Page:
Stephens v. Sullivan & Cromwell LLP et al
OPINION AND ORDER: The Clerk of Court is directed to mail a copy of this order to Plaintiff and note service on the docket. Plaintiff's claims against (i) the New York State Supreme Court, (ii) the New York State Supreme Court, Appellate Division, (iii) Justice Louis York, (iv) Norman Goodman, (v) Helen Muller, and (vi) Susanna Rojas are dismissed on the basis of absolute immunity. The Court orders Plaintiff to show cause why the Court should not dismiss her remaining claims wi th prejudice. Plaintiff must file an affirmation within thirty days explaining any reasons why her remaining claims should not be dismissed. If Plaintiff does not show cause, or if she fails to respond to this order, the Court will dismiss Plaint iff's action with prejudice. The Court certifies under 28 U.S.C. § 1915(a)(3) that any appeal from this order would not be taken in good faith, and therefore in forma pauperis status is denied for the purpose of an appeal. Cf. Coppedge v. United States, 369 U.S. 438, 445 (1962) (holding that an appellant demonstrates good faith when he seeks review of a nonfrivolous issue). (Signed by Judge Lorna G. Schofield on 4/9/2015) (mro)
DATE FILED: 04/09/2015
UNITED STATES DISTRICT COURT
SOUTHERN DISTRICT OF NEW YORK
15 Civ. 1251 (LGS)
-againstOPINION AND ORDER
SULLIVAN & CROMWELL LLP, et al.,
LORNA G. SCHOFIELD, United States District Judge:
Plaintiff, who is an attorney appearing pro se, brings this action asserting forty-three
purported causes of action, including claims of employment discrimination. Plaintiff paid the
requisite filing fees to file this action. Plaintiff’s claims against (i) the New York State Supreme
Court, (ii) the New York State Supreme Court, Appellate Division, (iii) Justice Louis York,1
(iv) Norman Goodman, (v) Helen Muller, and (vi) Susanna Rojas are dismissed sua sponte with
prejudice. Plaintiff is directed to show cause why the remainder of her claims should not be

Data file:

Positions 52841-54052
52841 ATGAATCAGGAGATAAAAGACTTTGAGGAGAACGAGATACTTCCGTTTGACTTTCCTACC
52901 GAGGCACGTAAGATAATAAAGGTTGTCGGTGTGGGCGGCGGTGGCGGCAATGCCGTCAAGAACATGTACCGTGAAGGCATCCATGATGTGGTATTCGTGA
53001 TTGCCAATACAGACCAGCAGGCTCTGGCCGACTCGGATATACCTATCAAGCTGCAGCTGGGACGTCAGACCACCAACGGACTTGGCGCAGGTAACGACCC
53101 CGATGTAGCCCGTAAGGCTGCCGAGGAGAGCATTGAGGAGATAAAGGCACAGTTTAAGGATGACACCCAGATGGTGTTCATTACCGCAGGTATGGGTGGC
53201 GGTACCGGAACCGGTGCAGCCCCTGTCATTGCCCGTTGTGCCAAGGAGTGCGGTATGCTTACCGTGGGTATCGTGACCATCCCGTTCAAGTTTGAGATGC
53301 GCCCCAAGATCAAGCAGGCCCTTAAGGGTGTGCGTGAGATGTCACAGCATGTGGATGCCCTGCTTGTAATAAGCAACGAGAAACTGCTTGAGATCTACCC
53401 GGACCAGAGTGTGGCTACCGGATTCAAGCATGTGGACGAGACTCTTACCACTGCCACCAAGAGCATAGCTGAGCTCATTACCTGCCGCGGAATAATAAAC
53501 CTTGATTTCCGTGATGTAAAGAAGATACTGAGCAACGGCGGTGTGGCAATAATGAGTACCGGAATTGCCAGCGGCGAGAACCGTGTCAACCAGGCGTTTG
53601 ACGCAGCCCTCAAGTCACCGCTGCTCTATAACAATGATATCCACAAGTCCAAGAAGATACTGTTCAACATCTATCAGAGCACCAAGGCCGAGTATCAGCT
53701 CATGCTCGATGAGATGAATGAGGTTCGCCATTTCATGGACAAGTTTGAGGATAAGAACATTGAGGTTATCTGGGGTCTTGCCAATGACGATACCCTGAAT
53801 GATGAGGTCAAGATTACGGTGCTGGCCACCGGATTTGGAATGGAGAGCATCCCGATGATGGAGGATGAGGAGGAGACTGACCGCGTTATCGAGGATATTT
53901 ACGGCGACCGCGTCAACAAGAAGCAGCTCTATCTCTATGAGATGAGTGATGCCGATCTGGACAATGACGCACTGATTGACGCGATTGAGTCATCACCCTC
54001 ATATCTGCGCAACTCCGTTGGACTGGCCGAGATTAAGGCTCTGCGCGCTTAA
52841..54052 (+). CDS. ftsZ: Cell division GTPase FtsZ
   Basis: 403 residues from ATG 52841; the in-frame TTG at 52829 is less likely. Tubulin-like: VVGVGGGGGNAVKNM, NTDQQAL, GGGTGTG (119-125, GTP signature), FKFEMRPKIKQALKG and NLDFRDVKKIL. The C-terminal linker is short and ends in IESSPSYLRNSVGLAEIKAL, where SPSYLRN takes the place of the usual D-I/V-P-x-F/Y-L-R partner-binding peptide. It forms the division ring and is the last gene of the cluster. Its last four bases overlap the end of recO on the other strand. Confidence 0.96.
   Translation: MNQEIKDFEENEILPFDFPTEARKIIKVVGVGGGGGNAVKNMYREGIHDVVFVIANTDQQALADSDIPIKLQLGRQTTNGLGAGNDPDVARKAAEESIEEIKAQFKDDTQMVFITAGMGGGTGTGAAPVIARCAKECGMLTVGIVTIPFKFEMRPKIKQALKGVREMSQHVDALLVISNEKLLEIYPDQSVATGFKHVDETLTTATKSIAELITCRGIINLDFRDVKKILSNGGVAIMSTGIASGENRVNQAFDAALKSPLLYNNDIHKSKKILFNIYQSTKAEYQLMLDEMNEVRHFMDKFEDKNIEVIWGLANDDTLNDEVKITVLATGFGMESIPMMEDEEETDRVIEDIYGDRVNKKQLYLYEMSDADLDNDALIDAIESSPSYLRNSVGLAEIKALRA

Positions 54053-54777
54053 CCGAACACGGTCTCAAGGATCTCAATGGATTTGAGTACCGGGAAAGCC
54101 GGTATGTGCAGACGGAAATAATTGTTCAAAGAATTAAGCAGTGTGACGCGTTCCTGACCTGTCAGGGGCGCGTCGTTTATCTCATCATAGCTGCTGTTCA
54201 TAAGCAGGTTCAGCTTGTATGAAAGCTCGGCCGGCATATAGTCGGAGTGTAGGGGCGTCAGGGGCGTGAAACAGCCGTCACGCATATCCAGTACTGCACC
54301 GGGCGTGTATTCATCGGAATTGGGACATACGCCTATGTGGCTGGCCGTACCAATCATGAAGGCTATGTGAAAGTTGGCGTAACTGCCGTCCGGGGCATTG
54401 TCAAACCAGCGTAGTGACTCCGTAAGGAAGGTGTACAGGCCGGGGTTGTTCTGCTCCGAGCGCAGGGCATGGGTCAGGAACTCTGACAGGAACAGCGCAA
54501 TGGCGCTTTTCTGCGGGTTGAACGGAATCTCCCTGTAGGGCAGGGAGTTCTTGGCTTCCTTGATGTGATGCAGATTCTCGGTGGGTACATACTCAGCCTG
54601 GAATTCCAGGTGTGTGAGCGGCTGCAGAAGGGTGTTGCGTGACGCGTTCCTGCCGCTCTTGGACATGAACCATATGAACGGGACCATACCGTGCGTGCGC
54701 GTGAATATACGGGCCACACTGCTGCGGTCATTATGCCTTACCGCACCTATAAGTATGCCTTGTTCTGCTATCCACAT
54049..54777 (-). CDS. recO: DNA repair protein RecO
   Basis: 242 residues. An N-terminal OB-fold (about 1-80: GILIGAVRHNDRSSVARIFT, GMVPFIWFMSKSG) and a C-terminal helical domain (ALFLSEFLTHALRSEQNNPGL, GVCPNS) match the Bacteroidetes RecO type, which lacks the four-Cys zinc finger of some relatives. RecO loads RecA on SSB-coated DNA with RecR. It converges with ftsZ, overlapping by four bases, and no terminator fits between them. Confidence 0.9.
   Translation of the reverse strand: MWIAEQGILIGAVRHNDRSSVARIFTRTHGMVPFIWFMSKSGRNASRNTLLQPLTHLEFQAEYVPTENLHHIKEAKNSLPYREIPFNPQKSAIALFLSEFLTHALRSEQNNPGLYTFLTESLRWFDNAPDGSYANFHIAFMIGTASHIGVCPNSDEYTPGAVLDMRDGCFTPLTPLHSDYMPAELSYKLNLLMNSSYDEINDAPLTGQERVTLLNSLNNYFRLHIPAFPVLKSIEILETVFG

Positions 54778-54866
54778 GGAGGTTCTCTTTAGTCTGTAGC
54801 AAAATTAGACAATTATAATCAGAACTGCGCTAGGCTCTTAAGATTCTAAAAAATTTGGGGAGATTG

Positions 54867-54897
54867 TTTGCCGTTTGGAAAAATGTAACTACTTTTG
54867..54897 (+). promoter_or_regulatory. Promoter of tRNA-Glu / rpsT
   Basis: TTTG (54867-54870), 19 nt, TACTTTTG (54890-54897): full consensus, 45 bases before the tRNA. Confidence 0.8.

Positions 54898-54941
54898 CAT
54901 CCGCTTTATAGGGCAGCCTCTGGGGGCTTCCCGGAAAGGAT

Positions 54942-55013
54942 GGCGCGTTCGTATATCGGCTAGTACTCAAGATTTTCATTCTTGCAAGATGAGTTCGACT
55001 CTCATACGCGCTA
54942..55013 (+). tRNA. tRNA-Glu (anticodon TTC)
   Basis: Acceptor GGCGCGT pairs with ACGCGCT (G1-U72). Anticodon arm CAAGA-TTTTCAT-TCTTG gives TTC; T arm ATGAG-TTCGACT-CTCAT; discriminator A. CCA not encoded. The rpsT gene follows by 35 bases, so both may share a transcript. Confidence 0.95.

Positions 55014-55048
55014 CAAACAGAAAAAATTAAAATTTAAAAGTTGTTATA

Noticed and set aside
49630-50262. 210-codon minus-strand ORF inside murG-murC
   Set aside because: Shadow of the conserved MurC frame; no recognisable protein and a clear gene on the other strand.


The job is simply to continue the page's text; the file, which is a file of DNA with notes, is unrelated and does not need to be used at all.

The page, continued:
dismissed with prejudice under the doctrines of qualified immunity and claim preclusion and
under the absolute litigation privilege.
Plaintiff, a former contract attorney for Defendant Sullivan & Cromwell LLP (“S&C”)
from June 2004 to July 2010, brings this action alleging, among other things, discrimination on
the basis of “Religion, Sex, and Race and for Retaliation, Breach of Contract, Fraud, Intentional
Infliction of Emotional Distress, and Defamation of Character.”
Plaintiff names “Judge Louis York,” apparently referring to the late New York State Supreme
Court Justice Louis York.
In 2013, Plaintiff commenced a separate action in New York State Supreme Court, New
York County, against Defendants S&C, Legal Options Inc. (“Legal Options”), Caplan & Ross
LLP (“C&R”), the New York City Commission on Human Rights (“NYCCHR”), 29 named
individual Defendants, and 50 Doe Defendants, alleging various forms of employment
discrimination. Plaintiff’s state-court complaint, which was 413 pages long, consisting of 1,899
paragraphs alleging discrimination, was dismissed by judgment dated April 11, 2014, and entered
on April 18, 2014. That judgment noted explicitly that the complaint was “dismissed on the
merits.” Plaintiff filed an appeal, her appeal was dismissed, and her time to file any further
appeal has expired.
In August 2014, Plaintiff commenced this action in the United States District Court for
the Northern District of Georgia, Atlanta Division. In December 2014, Defendants S&C, Paul
Hastings LLP (“Paul Hastings”), Patrick Shea, Legal Options, C&R, Brian Caplan, and Jonathan